- Historic Sites
War Makes Thieves, Peace Hangs Them
In an era that condoned smuggling and lawbreaking the transition from privateer to pirate was easy
February 1957 | Volume 8, Issue 2
Piracy along the American coast began with legalized plunder. Sea warfare in colonial times was only partly an affair of navies. The rest was free private enterprise. If an individual adventurer could reap a fortune from a war, he had the satisfaction of knowing that his riches were patriotically gained.
In the war which England waged in the late years of the Seventeenth and the early years of the Eighteenth centuries, the American colonies were of considerable assistance. The king anthorized colonial governors to distribute “letters of marque and reprisal” liberally among the seafaring men of the New England and middle colonies. Such a letter entitled its holder to capture all the enemy ships he could, bring them into port, and there claim a major portion of ship and cargo. If he could not bring the ship into port, he would relieve her of her cargo and crew and sink her. Enormous sums of money were made in this way, especially from the sale of the rich cargoes of captured Spanish merchantmen.
King William’s War between England and France ended in 1697. Queen Anne’s War, which was a part of the War of the Spanish Succession, began in 1701, and involved both France and Spain. In both wars there was sea fighting, and colonial “privateers” carried on a lucrative business. In Queen Anne’s War which involved most of Europe, both English and colonial ships worked the Spanish Main. There shipmasters became familiar with the hundreds of island hide-outs, the inlets, the coves, and the rivers that gave shelter for escape and surprise attack.
Privateering was a free, adventurous, exciting life. The risks were great but so were the rewards. There was an almost total absence of restraint, of regulation, of discipline. The privateer was entirely on his own. He was only authorized to capture enemy ships, but neutrals sometimes fell into his hands, and it was easy to explain that the neutral ships were carrying contraband of war. He must use his own judgment. There was no one to give him advice. The seas were wide and empty and, once over the horizon, a ship was out of range of communication.
The life was so good, indeed, that when the war was over, the men who had enjoyed it became restless. They had lost their taste for the hard work of legitimate trade. They had grown intimate with the merchants of the seaport cities but these friendships, built through the sale of rich, exotic cargoes, had nothing to sustain them when peace came. In the uneasy peace that followed King William’s War at the turn of the century, there was depression throughout the colonies. The bungled Treaty of Ryswick ending that war had given concessions to the French that nearly ruined the New England cod fisheries. In the middle colonies the price of wheat fell because of English competition in the West Indies trade. This general climate ol depression was anything but congenial to the ex-privateer who despised slow, laborious ways of earning a living.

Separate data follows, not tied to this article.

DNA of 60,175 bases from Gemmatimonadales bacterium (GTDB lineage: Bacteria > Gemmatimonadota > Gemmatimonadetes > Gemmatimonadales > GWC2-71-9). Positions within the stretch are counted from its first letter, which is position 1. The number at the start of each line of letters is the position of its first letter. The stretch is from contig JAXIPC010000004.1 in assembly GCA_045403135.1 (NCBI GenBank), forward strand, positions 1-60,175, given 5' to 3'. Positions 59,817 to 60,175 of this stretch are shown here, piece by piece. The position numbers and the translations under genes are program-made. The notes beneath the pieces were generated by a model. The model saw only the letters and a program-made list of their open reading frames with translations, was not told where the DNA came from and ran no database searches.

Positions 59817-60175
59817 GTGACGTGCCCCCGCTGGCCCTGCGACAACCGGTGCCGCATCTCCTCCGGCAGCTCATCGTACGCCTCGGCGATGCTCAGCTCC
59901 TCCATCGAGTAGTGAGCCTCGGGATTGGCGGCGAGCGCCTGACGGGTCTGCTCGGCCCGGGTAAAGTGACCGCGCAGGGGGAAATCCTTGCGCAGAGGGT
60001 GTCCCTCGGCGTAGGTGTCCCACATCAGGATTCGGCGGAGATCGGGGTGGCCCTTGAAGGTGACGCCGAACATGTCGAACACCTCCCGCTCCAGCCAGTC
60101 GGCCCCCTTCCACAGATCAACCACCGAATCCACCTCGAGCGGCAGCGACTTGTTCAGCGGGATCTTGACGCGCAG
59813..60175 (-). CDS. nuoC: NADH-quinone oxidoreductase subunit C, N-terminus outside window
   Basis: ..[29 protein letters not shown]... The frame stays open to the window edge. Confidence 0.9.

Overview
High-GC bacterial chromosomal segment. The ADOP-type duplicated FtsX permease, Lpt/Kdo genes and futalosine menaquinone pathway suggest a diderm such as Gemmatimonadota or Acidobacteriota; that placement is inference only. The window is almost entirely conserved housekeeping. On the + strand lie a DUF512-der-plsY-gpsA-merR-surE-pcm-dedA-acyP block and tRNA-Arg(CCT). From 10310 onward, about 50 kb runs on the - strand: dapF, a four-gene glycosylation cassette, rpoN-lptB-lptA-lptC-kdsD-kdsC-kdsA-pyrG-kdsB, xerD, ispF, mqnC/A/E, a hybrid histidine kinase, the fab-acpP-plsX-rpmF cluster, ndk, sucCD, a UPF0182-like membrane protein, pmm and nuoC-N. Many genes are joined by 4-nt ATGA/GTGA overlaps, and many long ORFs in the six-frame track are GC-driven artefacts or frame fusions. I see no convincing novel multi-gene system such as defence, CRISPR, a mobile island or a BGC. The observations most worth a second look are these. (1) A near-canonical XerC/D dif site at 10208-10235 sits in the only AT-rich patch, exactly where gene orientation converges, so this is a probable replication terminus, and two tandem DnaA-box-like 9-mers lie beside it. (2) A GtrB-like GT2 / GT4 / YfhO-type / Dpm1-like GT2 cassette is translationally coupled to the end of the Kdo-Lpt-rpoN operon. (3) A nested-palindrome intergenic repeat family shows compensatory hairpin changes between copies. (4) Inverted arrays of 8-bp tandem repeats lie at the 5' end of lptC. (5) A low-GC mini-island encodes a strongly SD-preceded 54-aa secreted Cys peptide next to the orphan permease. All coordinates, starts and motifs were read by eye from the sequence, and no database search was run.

Thus the temptation to find his way back to some sort of predatory seafaring was hard to resist. It was easy to move across the vague lines set by a treaty; to plunder what were no longer enemy vessels; to move, in short, from privateering to piracy. In England, this progress had been practiced since the days ol Francis Drake; it was hardly surprising that it appeared in the American colonies in the intervals between wars.
By no means all the buccaneers who operated along the American coast were colonials. Indeed, some of the most masterful were natives of the British Isles. But America was the natural scene of their operations, whatever their origin. Its intricately indented coastline furnished ideal hiding places for the ships that flew the black flag. Still more useful was the colonial tradition ol lawbreaking. Certain kinds of smuggling had been universal among New England traders. After years of winking at this practice officials in the northern seaports had grown corrupt. Finally, dealing in contraband goods had made the seaport merchants rich and powerful and they, in turn, had brought pressure even on the royal governors to ignore the illicit trade.
In the northern colonies, smuggling had become necessary to survival. The Navigation Acts had created this necessity. They prohibited, among other things, trade with those islands of the West Indies that were not British. In the North, where winters were long and there was no such staple crop as tobacco or rice, agriculture alone could not pay for the goods the people had to buy from England. They turned, therefore, to other occupations: mainly fishing, sea trade, and the manufacture of rum. Rum became the staple, so to speak, of New England. It was made of molasses brought from the sugar islands of the Caribbean. The British islands could not supply all the molasses the Yankees needed; also, the French product was cheaper. So the smuggling of molasses became a universal practice. To the proud northern colonials it was a demonstration of their independence of drastic English law. As time went on and the laws became more restrictive, evasion, for some New Englanders, became a sort of patriotic duty just as, some two centuries later in the Prohibition era, many Americans proudly defied the Eighteenth Amendment and encouraged bootlegging in the name of liberty. By that time, however, Englishmen who were shocked by such American lawlessness had forgotten that the same sort of evasion had once been forced by their ancestors upon ours.